This is literally a matter of life and death for many people. Next time, vote better.

Monday, November 7, 2016

Facebook At Work: What's The Worst That Could Happen?

So Facebook came out with a yuge announcement that it has a brand new social platform in beta testing called "Facebook At Work." I know, huh? I gasped when I saw this announcement and if you've been doing employment law as long as I have (since dinosaurs roamed), you probably gasped too.

What the heck is Facebook thinking? Well, I know what they're thinking. They're thinking $$$$$. I'm thinking potential disaster. But there's more. Here's what Facebook says about this app:
Workplace gives users access to familiar features like Facebook Live video, Groups, Messenger, and a News Feed, but these Workplace accounts are separate from traditional personal Facebook accounts. The service is meant to help facilitate productive workplace discussion – similar to the popular communications tool Slack – rather than offering a chance zone out at your desk.

Workplace also offers a separate Work Chat app that can be downloaded for iOS and Android devices.

For those looking to connect with contacts in other companies, the service will also offer Multi-Company Groups, which are being called “shared spaces that allow employees from different organizations to work together.” These groups will be rolling out over the course of the next few weeks.
I just have to laugh so I won't bang my head against a wall, which my doctors would definitely frown on. I've written about how Facebook firings are rampant. Let's just talk about some possible disasters that could come from this before your company jumps on this bandwagon to hell:

  • Sexual harassment: How many cases have there been of social media sexual harassment? Too many to count. Yes, you can get accused of sexual harassment for posting museum photos of nude statues, passing on "funny" cartoons or making jokes about politics this season. And yes, employers, if this activity occurs on your social media platform guess who will be responsible? (Hint: it's you). On the other hand, social media can be used against sexual harassment victims too.
  • Race, national origin and other discrimination: Jokes about Bin Laden, Obama and Canadians abound on social media. What do you think will happen when they start circulating on your company social media platform? Who is going to police that? Because someone had better be watching carefully. As to employees, you can't treat Facebook At Work like your regular social media. 
  • Disability discrimination: Social media is a great way to find out more about your employees. Like whether they have a disability or a family member with a disability. And once you find out, what will happen when you try to fire them for poor performance? Nothing good.
  • NLRA: If employees criticize their workplace, working conditions or boss on this or any other social media, they are probably protected. Office gossip? Possibly protected. But there are some posts that can get you fired, so there's a fine line. And if you try to prohibit such discussions in the handbook, you may get slapped by NLRB.
There are lots of ways social media can go wrong already. And with millennials entering the workforce, we have workers who put their entire lives on display.

I'd think long and hard and consult with a management-side employment lawyer before using this new app in a workplace.

Wednesday, November 2, 2016

Noose In Workplace Doesn't Equal Discrimination, Says Court

People look at me like I'm crazy when I tell them that there are multiple cases saying a noose at work does not equal actionable race discrimination. Well, here's another one. This case was shocking even to me because coworkers testified that there had been multiple instances of nooses hung in this workplace. Plus, the employee claimed other instances of being treated differently than non-black employees.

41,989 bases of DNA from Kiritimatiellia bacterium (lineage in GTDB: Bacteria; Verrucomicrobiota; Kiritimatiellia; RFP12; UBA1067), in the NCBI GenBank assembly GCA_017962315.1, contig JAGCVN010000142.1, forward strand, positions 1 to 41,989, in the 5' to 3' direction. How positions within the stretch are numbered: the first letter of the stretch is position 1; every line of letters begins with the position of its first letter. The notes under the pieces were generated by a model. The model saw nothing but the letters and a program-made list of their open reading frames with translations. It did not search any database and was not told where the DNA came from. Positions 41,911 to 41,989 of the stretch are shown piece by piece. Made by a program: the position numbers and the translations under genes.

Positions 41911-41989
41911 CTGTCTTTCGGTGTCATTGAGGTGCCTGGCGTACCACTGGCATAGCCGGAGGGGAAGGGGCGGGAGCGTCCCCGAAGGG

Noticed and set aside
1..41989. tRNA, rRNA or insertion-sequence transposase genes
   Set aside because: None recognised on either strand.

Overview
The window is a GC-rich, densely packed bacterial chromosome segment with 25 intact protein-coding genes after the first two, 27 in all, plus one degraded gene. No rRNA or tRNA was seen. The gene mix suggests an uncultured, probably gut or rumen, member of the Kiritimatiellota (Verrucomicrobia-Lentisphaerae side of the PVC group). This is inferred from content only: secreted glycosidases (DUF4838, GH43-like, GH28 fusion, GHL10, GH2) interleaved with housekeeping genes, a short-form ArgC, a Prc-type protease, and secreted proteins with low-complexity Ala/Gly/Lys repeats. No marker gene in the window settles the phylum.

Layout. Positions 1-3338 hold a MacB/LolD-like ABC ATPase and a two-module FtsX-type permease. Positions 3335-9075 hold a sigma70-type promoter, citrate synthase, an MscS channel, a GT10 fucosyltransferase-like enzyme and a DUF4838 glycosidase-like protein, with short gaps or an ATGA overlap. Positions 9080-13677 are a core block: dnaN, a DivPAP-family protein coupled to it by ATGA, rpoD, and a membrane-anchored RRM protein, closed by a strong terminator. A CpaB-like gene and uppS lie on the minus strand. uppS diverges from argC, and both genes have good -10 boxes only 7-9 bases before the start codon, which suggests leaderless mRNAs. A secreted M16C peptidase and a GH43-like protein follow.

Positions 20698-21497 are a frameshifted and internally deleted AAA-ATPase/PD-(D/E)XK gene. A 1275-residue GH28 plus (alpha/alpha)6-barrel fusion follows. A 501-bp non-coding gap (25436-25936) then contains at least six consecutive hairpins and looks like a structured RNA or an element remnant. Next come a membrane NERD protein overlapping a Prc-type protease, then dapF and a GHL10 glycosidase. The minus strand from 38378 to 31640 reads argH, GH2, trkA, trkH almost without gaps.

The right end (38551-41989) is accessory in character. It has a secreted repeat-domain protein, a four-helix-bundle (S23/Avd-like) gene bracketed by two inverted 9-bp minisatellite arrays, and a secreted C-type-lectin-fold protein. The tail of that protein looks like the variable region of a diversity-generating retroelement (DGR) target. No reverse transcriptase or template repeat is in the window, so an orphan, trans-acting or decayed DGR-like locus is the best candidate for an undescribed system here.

Yet, in this case the 7th Circuit found that the employer did enough by reporting the incident to the police and leaving the rest to them. Here's what the court said:
Employers are strictly liable for supervisor harassment, Williams, 361 F.3d at 1029, but when a plaintiff claims that co-workers are responsible for the harassment, “he must show that his employer has ‘been negligent either in discovering or remedying the harassment,’” id., quoting Mason v. Southern Illinois University, 233 F.3d 1036, 1043 (7th Cir. 2000). There is no evidence that a supervisor was involved in leaving the noose, so Cole must instead present evidence allowing a reasonable jury to find that the university was negligent—which means in this context that it failed to take “prompt and appropriate corrective action reasonably likely to prevent the harassment from recurring,” Erie Foods, 576 F.3d at 636, quoting Tutman v. WBBM-TV, Inc./CBS, Inc., 209 F.3d 1044, 1048 (7th Cir. 2000). A prompt investigation is the first step toward a reasonable corrective action. See Erie Foods, 576 F.3d at 636, citing Lapka, 517 F.3d at 984.  
The undisputed facts here show that once Cole notified Richards of the discovery of the noose, she spoke to him about it (albeit insensitively, we must assume) and delivered her own notes on the incident to the university 16 No. 15-2305 police. She also reported the incident to Nicklas, then vice president of public safety and community relations, as well as Perez and Daurer. She did nothing more after that, but in these circumstances it was reasonable for the administration, having involved the university police, to leave the investigation to them.
The same would apply to a single instance of sexual grabbing, a single racial or other offensive slur, or other coworker harassment.

Bottom line is this: a single incident with a coworker, no matter how serious, is rarely going to equal a lawsuit against your employer. You have to report it under the company's harassment policy and give them a chance to correct the situation. They don't have to fire the person or take any specific action. They only have to assure it won't happen again. They don't have to tell you what action they took. And you can't just refuse to come back to work.

Not my rule. Don't blame me when I tell you that this is what the courts are saying. Talk to your legislators about changing the law. Better yet, vote well on Tuesday.